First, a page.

Shift of Mind

1 Jun

I think a great topic for this week’s blog post is Germany’s nuclear phaseout until 2022, as it is a major topic in the Germans’ and the EU members’ life and it will not only be a challenge to this country’s economy but also a task that demands a lot of technological progress and development in order to be achieved.

For everyone who happened to miss the news last night: Chancellor Merkel announced that the German government plans to fully abandon nuclear power within the next 11 years. She called it “a great challenge for Germany” but added this also means “huge opportunities for coming generations”. Norbert Roettgen, the environment minister, described it as follows: “This is coherent. It is clear. That’s why it is a good result.” It is a little strange if you compare this development to Merkel’s attitude to the phaseout two years ago and the extension of nuclear plants’ lifespans last year, but I will come back to that later.

The Details

As of March 2011, about a quarter of  the German electricity was generated in nuclear power plants, prior to the shutdown of the  seven oldest plants 4 days after the earthquake in Japan. The share of renewable energies is supposed to be increased from 1 7% now to 35 % in 2022 and then more or less cover the absence of nuclear energy.

Not fast enough

According to a research by Greenpeace, the total German nuclear phaseout could even be achieved by 2015. A post on the Greenpeace webpage criticizes the delayed the shutdown, but also “hailed the move as a very important step towards ending nuclear power globally” and you know if these guys judge your actions at least partly positively and even assign you “real vision and determination”, you know you did quite a good job.

Facing “all legal options”

Absolutely not happy about the current changes are the big German utilities.

According to an article by the business news provider Thomson Reuters, “an E.ON spokesman said shortening the lifespan of nuclear power plants and charging a tax on nuclear fuel was unlawful in itself and also violated European Union law that forbids discrimination against nuclear power”. A spokesman of RWE, another energy giant, threatened with “we will keep all our legal options open.”

The U- Turn

Although Merkel’s change of course is a great opportunity to philosophize about political opportunism nowadays, I will do not do so as I must pillory myself. Before the catastrophe in Japan, I was an advocate of nuclear power because I considered it cheap, efficient  and less polluting than e.g. energy generated by coal. Moreover, I could not imagine a second Tschernobyl to happen, especially not in a highly developed country like Germany.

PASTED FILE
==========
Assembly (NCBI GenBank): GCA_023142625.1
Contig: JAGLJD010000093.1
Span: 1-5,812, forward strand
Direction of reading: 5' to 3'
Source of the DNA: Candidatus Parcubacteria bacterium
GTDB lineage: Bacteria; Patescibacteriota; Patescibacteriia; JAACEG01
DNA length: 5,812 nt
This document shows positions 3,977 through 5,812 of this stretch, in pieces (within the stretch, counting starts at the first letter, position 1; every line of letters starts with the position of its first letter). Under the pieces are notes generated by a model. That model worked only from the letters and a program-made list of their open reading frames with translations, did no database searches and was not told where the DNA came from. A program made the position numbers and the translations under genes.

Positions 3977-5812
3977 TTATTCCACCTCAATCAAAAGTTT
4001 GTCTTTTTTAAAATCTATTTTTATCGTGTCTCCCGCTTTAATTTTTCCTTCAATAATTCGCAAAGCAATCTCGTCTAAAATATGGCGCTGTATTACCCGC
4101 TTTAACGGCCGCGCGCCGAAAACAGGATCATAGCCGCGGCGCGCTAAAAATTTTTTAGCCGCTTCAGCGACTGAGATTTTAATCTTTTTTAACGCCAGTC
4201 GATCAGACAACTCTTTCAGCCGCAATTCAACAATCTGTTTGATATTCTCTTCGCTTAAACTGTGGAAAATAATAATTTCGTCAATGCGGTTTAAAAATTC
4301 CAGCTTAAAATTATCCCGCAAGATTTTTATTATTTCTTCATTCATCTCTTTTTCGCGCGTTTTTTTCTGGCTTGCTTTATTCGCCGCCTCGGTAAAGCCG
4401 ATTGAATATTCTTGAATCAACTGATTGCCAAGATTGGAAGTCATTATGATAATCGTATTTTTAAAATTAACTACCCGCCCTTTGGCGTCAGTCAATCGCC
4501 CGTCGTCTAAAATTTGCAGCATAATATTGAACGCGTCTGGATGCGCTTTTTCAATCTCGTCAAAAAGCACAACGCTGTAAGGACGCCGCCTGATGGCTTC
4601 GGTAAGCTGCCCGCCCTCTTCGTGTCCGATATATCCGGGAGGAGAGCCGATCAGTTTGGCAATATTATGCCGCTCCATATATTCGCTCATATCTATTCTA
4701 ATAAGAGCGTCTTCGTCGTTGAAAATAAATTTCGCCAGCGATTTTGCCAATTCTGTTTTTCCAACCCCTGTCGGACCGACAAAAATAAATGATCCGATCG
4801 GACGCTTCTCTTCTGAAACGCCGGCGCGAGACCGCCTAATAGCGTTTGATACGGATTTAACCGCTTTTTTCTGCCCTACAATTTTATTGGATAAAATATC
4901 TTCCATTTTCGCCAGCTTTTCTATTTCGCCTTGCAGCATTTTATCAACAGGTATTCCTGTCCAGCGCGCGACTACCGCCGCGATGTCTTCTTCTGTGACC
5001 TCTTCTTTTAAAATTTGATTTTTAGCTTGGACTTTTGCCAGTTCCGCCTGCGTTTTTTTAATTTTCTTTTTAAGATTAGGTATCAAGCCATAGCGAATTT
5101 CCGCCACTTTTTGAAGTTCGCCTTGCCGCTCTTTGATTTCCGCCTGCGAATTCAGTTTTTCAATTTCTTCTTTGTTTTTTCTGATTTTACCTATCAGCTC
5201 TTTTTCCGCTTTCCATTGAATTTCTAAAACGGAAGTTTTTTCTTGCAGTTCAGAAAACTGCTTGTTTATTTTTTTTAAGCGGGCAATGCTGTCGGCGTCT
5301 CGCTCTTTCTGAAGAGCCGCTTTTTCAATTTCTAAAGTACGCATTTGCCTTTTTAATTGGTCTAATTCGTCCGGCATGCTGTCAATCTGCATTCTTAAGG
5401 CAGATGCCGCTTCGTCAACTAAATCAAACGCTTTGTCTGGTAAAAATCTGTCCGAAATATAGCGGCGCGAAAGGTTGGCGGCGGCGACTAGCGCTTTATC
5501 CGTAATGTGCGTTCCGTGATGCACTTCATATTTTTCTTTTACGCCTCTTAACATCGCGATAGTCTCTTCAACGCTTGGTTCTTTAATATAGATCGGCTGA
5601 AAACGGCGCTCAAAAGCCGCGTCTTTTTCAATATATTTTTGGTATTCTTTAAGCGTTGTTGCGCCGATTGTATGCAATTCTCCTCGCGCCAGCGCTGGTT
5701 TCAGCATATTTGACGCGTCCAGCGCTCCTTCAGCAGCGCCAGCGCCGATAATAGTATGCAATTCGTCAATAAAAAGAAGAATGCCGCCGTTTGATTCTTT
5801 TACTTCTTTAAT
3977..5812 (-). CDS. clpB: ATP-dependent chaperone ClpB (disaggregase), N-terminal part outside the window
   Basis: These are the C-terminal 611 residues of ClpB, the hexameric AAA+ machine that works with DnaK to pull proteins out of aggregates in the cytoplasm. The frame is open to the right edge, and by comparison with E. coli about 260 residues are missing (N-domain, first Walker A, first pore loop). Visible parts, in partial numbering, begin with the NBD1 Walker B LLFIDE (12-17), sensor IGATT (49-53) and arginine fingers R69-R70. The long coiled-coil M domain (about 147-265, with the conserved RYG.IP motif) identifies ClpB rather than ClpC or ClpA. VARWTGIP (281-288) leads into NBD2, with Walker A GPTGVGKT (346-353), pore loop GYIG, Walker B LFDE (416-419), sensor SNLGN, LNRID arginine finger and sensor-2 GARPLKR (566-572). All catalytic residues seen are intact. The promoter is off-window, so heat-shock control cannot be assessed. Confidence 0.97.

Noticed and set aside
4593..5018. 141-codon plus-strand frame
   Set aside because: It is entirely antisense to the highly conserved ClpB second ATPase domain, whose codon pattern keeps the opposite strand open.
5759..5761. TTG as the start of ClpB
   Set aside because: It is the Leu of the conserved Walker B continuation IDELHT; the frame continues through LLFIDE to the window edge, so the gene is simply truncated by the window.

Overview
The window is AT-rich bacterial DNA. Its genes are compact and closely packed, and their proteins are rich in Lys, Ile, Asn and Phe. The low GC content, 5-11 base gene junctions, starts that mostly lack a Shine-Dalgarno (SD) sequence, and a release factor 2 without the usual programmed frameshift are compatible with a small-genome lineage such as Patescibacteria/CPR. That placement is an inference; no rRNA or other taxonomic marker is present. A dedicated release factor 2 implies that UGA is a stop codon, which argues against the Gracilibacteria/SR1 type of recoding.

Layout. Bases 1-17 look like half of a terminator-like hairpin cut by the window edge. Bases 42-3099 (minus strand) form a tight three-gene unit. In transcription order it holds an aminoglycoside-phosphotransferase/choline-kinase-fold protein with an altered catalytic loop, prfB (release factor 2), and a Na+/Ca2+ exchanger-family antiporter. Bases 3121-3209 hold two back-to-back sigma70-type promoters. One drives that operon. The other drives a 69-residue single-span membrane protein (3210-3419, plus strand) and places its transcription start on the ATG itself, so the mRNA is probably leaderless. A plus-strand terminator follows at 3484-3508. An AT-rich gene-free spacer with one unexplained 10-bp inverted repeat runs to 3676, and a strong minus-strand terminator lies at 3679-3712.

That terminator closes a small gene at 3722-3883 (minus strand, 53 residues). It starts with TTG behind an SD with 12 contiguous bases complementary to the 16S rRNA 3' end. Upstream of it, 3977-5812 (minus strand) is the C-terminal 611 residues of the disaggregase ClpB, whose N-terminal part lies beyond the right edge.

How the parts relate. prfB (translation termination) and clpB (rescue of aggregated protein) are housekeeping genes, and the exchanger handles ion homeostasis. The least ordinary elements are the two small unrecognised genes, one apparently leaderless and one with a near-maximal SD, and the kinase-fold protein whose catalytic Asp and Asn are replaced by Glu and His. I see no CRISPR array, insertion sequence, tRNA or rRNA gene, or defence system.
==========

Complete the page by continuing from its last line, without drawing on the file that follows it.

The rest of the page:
This has fully changed. Now  I support the phaseout which should occur rather sooner than later. Hence, I regard this new policy as a necessary step in the right direction and I hope it serves as an incentive to e.g.  France and UK, which so far show no intention to conduct similar actions.  Keeping in mind that after the catastrophe in Tschernobyl, it is STILL not recommended to eat mushrooms from Bavarian forests, I do not want to imagine what results an accident in a plant in Germany or even a neighbour country would cause.

2 Responses to “Shift of Mind”

  1. kristinajo June 8, 2011 at 4:30 pm #

    “Atomkraft-Nein danke!”

    Your really emphasized and structured your post in order to make the “shift of mind” clear to everyone reading your post. Well done!
    I also like the way you are describing your own shift in your opinion after the desaster in Fukoshima. I also have to admit that abandoning nuclear power was not that an important topic for me. If somebody asked me if I was against or supporting it I would have usually answered, with a rather tired voice:”against?”
    But now, after reading, talking and hearing a lot about it, I am 100 % supporting the “against!”.

    It was really nice reading your post!


  1. A Breath of Fresh Air for German Energy « FUTURIMA - June 8, 2011

    […] week, I presented Germany’s planned nuclear phaseout. As the German government intends to replace nuclear energy by energy from renewable sources, I […]

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